But the insurrection, not yet so named by anyone, took its own place on the order of the day. All the thoughts of the workers were concentrated on the army. “Don’t you think we can get them started?” Today haphazard agitation would no longer do. The Vyborg section staged a meeting near the barracks of the Moscow regiment. The enterprise proved a failure. Is it difficult for some officer or sergeant major to work the handle of a machine gun? The workers were scattered by cruel fire. A similar attempt was made at the barracks of Reserve regiment. And there too: officers with machine gun interfered between the workers and soldiers. The leaders of the workers fumed, looked for firearms, demanded them from the party. And the answer was: “The soldiers have the firearms, go get them.” That they knew themselves. But how to get them? Isn’t everything going to collapse all at once to day? Thus came on the critical point of the struggle. Either the machine gun will wipe out the insurrection, or the insurrection will capture the machine gun.

In his recollections, Shliapnikov, the chief figure in the Petrograd centre of the Bolsheviks, tells how he refused the demands of the workers for firearms – or even revolvers – sending them to the barracks to get them. He wished in this way to avoid bloody clashes between workers and soldiers, staking everything on agitation – that is, on the conquest of the soldiers by work and example. We know of no other testimony which confirms or refutes this statement of a prominent leader of those days – a statement which testifies to side-stepping rather than foresight. It would be simpler to confess that the leaders had no firearms.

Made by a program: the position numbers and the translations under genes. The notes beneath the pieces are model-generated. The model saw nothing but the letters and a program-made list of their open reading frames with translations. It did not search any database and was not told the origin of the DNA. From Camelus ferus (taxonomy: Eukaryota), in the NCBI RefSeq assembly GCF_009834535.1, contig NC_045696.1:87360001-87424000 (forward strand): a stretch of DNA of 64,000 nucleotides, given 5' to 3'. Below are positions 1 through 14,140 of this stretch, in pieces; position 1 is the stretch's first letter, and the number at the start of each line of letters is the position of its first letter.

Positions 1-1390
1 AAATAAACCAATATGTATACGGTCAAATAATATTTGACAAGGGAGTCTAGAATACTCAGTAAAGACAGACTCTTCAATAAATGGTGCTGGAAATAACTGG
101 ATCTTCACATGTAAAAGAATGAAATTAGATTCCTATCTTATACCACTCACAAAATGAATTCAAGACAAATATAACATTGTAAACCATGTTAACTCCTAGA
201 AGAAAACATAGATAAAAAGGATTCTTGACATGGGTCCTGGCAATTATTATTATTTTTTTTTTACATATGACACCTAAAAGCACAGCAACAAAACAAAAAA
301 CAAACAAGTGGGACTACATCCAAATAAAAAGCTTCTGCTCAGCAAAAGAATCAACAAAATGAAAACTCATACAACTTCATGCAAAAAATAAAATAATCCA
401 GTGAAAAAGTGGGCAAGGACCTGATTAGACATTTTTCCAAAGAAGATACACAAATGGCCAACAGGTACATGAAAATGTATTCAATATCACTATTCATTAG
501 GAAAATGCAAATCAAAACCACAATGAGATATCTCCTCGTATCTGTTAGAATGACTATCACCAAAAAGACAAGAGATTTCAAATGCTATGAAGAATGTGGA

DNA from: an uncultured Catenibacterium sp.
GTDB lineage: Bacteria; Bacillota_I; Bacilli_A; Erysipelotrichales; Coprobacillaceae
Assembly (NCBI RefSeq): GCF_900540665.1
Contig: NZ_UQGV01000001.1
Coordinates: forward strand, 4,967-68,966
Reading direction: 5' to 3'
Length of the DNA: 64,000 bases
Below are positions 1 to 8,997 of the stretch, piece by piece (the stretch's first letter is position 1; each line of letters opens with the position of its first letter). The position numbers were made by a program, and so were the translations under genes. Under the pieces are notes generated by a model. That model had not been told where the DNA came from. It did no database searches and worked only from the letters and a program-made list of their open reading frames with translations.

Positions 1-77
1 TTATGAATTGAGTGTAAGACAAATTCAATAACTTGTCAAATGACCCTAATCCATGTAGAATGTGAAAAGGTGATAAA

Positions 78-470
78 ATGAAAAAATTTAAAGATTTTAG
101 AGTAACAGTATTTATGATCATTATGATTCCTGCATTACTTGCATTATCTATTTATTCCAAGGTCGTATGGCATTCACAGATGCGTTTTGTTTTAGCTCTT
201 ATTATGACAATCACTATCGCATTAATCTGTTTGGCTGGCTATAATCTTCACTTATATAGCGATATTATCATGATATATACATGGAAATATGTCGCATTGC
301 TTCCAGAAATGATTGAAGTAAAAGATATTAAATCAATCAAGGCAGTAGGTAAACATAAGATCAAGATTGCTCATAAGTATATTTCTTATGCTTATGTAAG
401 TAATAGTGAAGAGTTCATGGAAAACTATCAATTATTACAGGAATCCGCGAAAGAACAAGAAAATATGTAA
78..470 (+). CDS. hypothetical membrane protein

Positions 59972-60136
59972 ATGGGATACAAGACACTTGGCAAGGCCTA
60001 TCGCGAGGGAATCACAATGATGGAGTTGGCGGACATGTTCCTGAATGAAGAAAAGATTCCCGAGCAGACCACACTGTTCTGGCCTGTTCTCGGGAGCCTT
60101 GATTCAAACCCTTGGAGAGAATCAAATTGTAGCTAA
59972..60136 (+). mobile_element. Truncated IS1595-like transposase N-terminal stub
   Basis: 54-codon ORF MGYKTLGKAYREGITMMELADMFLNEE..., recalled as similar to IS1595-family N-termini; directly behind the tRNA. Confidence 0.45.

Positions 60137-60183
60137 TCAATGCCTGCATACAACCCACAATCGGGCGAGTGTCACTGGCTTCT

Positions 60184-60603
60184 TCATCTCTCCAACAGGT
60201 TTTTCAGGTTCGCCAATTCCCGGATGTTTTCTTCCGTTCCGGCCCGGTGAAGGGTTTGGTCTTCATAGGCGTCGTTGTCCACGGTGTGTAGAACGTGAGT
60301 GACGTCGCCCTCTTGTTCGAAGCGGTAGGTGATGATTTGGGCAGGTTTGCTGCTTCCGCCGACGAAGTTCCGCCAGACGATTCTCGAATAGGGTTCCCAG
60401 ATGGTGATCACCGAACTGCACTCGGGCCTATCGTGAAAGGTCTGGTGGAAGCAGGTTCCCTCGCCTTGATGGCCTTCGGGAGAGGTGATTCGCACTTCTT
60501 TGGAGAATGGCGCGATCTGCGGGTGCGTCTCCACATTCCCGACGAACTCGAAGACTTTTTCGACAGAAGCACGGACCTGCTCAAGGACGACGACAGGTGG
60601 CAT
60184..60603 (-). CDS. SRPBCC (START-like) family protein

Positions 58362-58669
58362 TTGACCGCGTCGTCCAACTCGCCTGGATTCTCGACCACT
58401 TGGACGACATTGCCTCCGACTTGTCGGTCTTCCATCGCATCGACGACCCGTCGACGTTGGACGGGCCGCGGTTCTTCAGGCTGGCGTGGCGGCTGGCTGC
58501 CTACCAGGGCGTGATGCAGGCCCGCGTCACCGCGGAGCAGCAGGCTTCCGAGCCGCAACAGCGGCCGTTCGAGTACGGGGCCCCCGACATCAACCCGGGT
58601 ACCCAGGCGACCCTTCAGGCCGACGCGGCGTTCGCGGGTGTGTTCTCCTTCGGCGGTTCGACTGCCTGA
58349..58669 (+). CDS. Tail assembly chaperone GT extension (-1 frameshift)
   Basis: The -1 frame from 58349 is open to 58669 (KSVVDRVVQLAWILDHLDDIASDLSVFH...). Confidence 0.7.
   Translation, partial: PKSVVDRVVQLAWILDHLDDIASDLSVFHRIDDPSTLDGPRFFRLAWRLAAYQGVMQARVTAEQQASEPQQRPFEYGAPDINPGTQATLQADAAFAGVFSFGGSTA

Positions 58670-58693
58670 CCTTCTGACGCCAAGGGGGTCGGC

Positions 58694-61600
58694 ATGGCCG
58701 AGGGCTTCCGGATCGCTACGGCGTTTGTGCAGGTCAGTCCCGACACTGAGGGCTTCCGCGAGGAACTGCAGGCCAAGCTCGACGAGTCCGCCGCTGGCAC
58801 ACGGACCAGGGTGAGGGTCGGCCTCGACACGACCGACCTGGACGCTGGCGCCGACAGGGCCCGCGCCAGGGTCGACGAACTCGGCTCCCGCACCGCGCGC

There is no doubt that the fate of every revolution at a certain point is decided by a break in the disposition of the disposition of the army. Against a numerous, disciplined, well-armed and ably led military force, unarmed or almost unarmed masses of the people cannot possibly gain a victory. But no deep national crisis can fail to affect the army to some extent. Thus along with the conditions of a truly popular revolution there develops a possibility – not, of course, a guarantee – of its victory. However, the going over of the army to the insurrection does not happen of itself, nor as a result of mere agitation. The army is heterogeneous, and its antagonistic elements are held together by the terror of discipline. On the very eve of the decisive hour, the revolutionary soldiers do not know how much power they have, or what influence they can exert. The working masses, of course, are also heterogeneous. But they have immeasurably more opportunity for testing their ranks in the process of preparation for the decisive encounter. Strikes, meetings, demonstrations, are not only acts in the struggle, but also measures of its force. The whole mass does not participate in the strike. Not all the strikers are ready to fight. In the sharpest moments the most daring appear in the streets. The hesitant, the tired, the conservative, sit at home. Here a revolutionary selection takes place of itself; people are sifted through the sieve of events. It is otherwise with the army. The revolutionary soldiers – sympathetic, wavering or antagonistic – are all tied together by a compulsory discipline whose threads are held, up to the last moment, in the officer’s fist. The soldiers are told off daily into first and second files, but how are they to be divided into rebellious and obedient?